I misjudge the strength required and lift her onto my back indelicately. Her chest lands with a thud, and she exhales forcefully into my left ear.

“Sorry about that, J.”

“No problem, Dad. It didn’t hurt at all.”

She adjusts balance on my back, and I reach behind to lock my hands under her rump for support. We use this piggy-back position when we are going short distances and wish to leave the wheelchair behind. It’s easier on everyone and I think Jordan likes traveling this way. To be honest, I like it, too.

“Looks like there’s a monkey on my back,” I say to her.

She giggles.

We call this carrying position The Hodor, after the character in Game of Thrones who carries the crippled Bran Stark around the Seven Kingdoms. We have two other carrying positions. We use Koala for climbing stairs or short standing periods. Jordan rests on one of my hip bones and holds on to me with all fours, just like a koala bear hugging a tree.

The third position she calls “Bride” which is, as it sounds, the threshold carry: her lying horizontal in my outstretched arms. We don’t use this mode of transport much because it’s awkward to move very far and it’s rough on my back. But it is sometimes necessary when I need to scoop her up from a bed or a chair in a hurry, like when she’s feeling sick from a seizure episode.

I imagine many people wonder why I enter a restaurant carrying a tall and lanky 17 year-old girl on my back. But once I set her down to use her legs for the last few yards, it’s obvious. In any event, I’m the only one who’s self-conscious. Jordan thinks it’s cool. She smiles radiantly and tells people that she’s my “little monkey.”

I love these moments with Jordan and I sometimes get sad thinking about a day when it may no longer be possible for her to hop on my back and skip the wheelchair. It’s one of the reasons I’m on a mission to stay in shape, and why I’m careful to mind my back. I love hearing her breathe behind me. Sometimes, she exhales in unison with my steps. And when she’s that close, she often half-whispers into my ear so that even in a big public space we have our own intimate conversations that make the world feel smaller.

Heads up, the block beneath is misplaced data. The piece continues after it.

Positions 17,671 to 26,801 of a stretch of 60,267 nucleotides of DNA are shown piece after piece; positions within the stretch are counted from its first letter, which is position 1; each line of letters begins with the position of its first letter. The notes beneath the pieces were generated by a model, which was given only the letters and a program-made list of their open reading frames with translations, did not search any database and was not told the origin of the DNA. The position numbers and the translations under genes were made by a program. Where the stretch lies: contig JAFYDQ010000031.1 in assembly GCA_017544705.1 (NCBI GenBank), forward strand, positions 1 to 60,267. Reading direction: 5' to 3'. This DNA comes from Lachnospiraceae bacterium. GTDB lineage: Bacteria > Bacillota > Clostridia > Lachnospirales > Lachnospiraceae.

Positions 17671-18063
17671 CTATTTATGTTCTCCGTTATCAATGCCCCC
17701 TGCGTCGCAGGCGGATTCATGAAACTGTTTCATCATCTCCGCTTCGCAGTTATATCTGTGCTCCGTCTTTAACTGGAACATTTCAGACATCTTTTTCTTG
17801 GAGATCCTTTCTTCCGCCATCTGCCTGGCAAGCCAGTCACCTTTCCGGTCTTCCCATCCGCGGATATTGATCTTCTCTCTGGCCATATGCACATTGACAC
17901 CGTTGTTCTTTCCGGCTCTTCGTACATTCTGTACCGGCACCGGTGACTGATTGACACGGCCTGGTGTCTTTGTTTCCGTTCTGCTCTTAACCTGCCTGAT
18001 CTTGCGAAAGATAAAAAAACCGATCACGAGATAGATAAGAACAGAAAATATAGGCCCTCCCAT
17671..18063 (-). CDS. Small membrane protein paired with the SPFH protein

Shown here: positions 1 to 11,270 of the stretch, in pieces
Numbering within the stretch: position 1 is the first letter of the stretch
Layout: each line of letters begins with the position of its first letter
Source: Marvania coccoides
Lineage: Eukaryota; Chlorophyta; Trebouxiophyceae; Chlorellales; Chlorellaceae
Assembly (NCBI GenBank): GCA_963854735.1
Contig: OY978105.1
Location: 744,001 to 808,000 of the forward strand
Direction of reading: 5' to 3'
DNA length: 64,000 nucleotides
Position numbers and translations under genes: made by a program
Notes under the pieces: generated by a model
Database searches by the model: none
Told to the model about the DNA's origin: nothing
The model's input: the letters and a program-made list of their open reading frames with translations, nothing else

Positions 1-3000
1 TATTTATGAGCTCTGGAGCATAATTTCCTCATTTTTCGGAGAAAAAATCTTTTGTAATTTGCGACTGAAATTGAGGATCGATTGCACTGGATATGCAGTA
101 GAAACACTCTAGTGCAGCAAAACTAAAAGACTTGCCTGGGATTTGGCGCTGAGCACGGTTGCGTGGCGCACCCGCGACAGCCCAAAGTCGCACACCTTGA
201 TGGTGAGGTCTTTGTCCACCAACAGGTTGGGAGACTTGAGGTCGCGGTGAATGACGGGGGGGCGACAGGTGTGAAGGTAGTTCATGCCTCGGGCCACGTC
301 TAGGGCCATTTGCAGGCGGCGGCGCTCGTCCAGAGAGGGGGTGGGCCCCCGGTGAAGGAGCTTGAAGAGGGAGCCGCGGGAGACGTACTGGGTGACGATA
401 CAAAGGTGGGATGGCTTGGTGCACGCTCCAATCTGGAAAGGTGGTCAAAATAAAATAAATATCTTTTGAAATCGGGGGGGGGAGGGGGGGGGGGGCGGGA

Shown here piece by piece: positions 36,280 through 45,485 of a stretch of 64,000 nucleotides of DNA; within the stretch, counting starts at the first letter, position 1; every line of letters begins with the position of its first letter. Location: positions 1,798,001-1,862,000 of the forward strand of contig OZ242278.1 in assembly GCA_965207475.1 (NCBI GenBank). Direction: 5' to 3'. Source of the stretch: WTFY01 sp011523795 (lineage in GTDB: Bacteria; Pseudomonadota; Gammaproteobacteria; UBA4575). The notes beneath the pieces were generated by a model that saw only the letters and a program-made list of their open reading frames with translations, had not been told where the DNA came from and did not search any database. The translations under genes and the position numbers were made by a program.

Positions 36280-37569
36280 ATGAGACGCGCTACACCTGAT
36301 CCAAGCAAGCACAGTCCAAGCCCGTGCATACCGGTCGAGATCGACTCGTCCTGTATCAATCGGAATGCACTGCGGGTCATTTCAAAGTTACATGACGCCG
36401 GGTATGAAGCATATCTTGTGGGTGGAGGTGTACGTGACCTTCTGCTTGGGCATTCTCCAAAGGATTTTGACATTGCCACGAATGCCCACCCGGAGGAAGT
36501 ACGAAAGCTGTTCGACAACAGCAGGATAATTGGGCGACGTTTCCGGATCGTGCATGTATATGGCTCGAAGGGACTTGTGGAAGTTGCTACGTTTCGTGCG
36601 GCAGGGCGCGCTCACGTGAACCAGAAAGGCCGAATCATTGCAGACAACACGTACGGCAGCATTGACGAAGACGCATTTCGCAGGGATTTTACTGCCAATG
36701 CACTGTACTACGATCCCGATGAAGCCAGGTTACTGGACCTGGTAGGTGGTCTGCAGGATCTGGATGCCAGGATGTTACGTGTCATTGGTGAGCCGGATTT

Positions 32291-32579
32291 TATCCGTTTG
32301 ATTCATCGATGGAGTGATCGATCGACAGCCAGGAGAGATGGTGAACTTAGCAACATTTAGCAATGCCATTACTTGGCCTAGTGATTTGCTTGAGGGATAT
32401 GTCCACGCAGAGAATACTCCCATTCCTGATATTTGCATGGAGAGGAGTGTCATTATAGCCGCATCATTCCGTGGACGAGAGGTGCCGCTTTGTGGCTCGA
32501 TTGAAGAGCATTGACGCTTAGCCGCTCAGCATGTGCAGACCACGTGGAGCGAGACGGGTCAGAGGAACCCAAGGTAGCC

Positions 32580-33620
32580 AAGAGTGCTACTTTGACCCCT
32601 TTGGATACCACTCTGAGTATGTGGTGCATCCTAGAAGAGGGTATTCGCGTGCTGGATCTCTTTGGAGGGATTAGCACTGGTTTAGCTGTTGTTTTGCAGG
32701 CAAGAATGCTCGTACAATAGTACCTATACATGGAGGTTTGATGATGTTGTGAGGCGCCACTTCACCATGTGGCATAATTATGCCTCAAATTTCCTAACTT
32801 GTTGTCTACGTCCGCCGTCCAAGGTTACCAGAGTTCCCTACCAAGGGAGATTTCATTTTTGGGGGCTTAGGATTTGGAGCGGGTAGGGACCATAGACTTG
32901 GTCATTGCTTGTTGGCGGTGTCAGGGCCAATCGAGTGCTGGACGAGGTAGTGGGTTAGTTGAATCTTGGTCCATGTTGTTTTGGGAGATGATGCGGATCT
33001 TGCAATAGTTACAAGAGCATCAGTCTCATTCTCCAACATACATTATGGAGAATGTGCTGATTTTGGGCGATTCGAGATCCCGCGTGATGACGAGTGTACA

Last week, during the super blood red moon, Jordan and I used the Hodor mount to walk up and down the block in search of the astronomical oddity. Sadly, the clouds prevented us from seeing. But she and I chatted idly as we wandered along the sidewalk gazing eastward. It was a very warm night, but there was a breeze coming in from the ocean and I didn’t mind keeping her on my back for such an extended time. I fancied our piggy-back expedition as a long walk with a reverse hug. These moments are precious to me. They are part of the immense gratitude I feel for every day with Jordan.

For 17 years, she’s been my little girl but it has suddenly dawned on Jeanette and I that Jordan will be a legal adult next year. This milestone will make life more complicated. Once she’s 18, she must provide consent for us to be involved in her medical affairs and her care. Otherwise, we have no say.

For the more than 12 years that she has been fighting cancer, I have often felt the pressure of having to make decisions for Jordan. We’ve authorized countless surgeries, radiation, and toxic treatments that themselves are carcinogenic. We always included Jordan in the decision-making, even when she was very young. It is her body and we believed that she always had a right to participate. But back then, she had little power to change the course of action if she strongly objected. Jeanette and I had the final say (although I’m happy to say that we never had an instance of opposing views on what to do next). Next year, the tables reverse. We will be her counselors and the final decision will ultimately be Jordan’s to choose.

We will be hiring a lawyer soon to help us sort out many issues as Jordan becomes a legal adult—everything from enabling us to help her make the best decisions in her health care to helping her develop a living will so that she has more control over what happens to her should she ever wind up back in a critical situation. We have always wanted Jordan to be independent; to feel a sense of pride and achievement in her life. So these matters are wrought with a lot of gravity. And, I suppose it is why I feel even more pleasure when I have the opportunity to hoist my little monkey on my back and carry her around for awhile.

Written by Larry

Larry Vincent is Jordan Vincent's father. He is a writer, photographer and a branding executive who works at United Talent Agency in Los Angeles. He is the author of Brand Real and Legendary Brands and is currently at work on his first novel, Juliette, which is inspired by Jordan's Journey.

Leave a Reply

Fill in your details below or click an icon to log in:

WordPress.com Logo

You are commenting using your WordPress.com account. Log Out / Change )

Twitter picture

You are commenting using your Twitter account. Log Out / Change )

Facebook photo

You are commenting using your Facebook account. Log Out / Change )

Google+ photo

You are commenting using your Google+ account. Log Out / Change )

Connecting to %s